The following are common laws and rules of thumb for noise mitigation that we use (and so can you) to understand and measure sound and noise levels.
Making a space 50% quieter means a 10 decibel (dB) noise reduction
Many customer come to us wanting to reduce the noise in a space and often confuse decibels for loudness. The reality is that for every 10db reduction you halve the noise. So when someone with a noise source of 80dB says they want to halve the noise to 40db, the correct statement would be reducing the 80db source to 70db to halve the noise.
Doubling the mass of a noise barrier, the Sound Transmission Class (STC) increases by approximately 5dB.
It makes sense that a denser barrier would prevent more sound transmission. In fact, it’s a law that for every doubling of the mass that there is a 5dB increase in the STC. As discussed previously, a 10db reduction equates to 50% less noise, so 5db is halfway and clearly noticeable.
Break the line of sight and double the height and length of a barrier at a noise source
When looking to reduce the transmission of noise with a barrier it is a rule of thumb that the barrier should be as close to the noise source as possible and be double the height and length of the noise source. This is particular relevant in exterior applications such as construction and outdoor sport facilities. If you can see a loud noise source, chances are you can hear it. If your barrier is the same height and width of a noise source, that noise will work its way around and you’ll still be able to hear it.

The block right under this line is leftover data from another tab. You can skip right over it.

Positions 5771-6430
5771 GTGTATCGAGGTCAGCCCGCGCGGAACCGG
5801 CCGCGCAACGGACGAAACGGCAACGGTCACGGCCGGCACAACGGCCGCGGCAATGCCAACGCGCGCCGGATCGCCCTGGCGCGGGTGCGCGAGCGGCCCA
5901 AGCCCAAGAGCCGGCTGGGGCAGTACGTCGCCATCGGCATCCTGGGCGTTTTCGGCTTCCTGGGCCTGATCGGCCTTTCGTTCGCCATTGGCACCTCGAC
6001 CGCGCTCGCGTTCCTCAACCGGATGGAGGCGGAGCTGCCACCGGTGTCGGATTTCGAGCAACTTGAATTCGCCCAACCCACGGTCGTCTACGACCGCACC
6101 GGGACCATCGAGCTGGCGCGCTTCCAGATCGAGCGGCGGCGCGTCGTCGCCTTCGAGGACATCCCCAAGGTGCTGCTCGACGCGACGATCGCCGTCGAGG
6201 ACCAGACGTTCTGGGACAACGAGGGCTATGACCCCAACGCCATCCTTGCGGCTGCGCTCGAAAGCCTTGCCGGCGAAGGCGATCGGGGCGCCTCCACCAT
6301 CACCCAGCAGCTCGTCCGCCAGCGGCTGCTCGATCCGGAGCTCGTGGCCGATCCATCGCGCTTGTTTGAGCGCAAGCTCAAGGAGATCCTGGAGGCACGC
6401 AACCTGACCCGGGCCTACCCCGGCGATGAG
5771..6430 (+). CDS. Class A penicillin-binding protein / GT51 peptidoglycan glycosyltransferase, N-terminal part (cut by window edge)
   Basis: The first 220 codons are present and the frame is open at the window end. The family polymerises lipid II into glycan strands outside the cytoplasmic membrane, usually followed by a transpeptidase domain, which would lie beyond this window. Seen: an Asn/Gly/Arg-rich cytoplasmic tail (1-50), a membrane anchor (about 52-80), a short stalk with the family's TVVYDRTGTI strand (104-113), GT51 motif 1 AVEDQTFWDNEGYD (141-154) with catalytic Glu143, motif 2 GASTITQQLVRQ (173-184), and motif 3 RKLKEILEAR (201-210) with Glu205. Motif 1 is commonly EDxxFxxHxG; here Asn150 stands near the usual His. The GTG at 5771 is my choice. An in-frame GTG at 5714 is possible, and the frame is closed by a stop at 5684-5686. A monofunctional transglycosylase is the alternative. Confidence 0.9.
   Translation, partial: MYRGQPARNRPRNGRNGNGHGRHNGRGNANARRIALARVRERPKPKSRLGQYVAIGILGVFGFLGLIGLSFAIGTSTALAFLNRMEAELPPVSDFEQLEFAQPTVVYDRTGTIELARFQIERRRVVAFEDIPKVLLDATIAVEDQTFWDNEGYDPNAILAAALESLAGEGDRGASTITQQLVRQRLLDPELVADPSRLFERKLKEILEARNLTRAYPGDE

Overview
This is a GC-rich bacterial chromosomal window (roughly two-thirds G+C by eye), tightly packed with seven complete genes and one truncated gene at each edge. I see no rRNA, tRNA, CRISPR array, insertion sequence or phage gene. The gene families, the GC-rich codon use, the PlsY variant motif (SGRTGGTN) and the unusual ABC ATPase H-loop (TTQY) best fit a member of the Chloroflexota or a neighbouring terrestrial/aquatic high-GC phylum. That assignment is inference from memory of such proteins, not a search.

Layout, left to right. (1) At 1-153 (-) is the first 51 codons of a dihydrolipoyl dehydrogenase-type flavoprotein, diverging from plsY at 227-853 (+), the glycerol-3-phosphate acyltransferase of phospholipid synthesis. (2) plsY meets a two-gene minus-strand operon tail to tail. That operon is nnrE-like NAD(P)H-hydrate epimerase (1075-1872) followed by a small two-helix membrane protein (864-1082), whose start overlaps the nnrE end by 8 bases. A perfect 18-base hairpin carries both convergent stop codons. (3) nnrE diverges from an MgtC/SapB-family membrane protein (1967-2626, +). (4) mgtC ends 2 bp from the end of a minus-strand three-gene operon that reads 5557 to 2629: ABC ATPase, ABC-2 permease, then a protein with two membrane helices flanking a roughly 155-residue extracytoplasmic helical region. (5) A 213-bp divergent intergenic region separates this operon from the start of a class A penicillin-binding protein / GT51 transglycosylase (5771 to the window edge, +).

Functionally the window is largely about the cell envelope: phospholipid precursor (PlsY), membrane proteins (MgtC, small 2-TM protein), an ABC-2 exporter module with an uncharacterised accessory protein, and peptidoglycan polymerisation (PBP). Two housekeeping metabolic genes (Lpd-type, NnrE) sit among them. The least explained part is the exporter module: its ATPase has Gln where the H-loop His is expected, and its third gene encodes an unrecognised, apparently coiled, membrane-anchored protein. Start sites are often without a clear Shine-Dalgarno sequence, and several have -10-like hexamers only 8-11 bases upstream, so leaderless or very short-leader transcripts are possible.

Sealing gaps and airways can greatly reduce sound transmission
When a customer approaches us with noise issues coming from another space, one of the first things we look for are gaps and airways leading into the area of concern. Gaps can be present in doorways, ceilings, ductwork, etc. By sealing these gaps we can cut down on sound transmitting into a space.
For every doubling in distance from a noise source +/- 6db (in an open field test)
According to the Inverse Square Law of Sound, it states that in an open field test (an area with no reflective surfaces or reverberation) that for every doubling of distance away from a noise source equates to – 6dB reduction. This is a way of understanding something we are already aware of on a basic level: that sound gets quieter as we travel away from the source.
Adding Noise sources (dB) is logarithmic, not additive
Whenever you have two or more noise sources in an area, you might assume that 45dB + 45dB = 90dB. In fact, decibels is logarithmic rather than additive. In the previous example the sound would be 250% louder!
The rule of thumb is that you only add two noise sources at a time and then continue down the line. The addition of noise sources is as follows:
- 0-1dB difference = +3dB to higher source
- 2-3db difference = +2dB to higher source
- 4-9db difference = +1db to higher source
- 10db or more difference = +0 to higher source
In the example of 45db + 45db the total sound would be 48db
Those are some of the basic rules of thumb for noise mitigation. If you have any questions or need help solving your noise problem, contact us!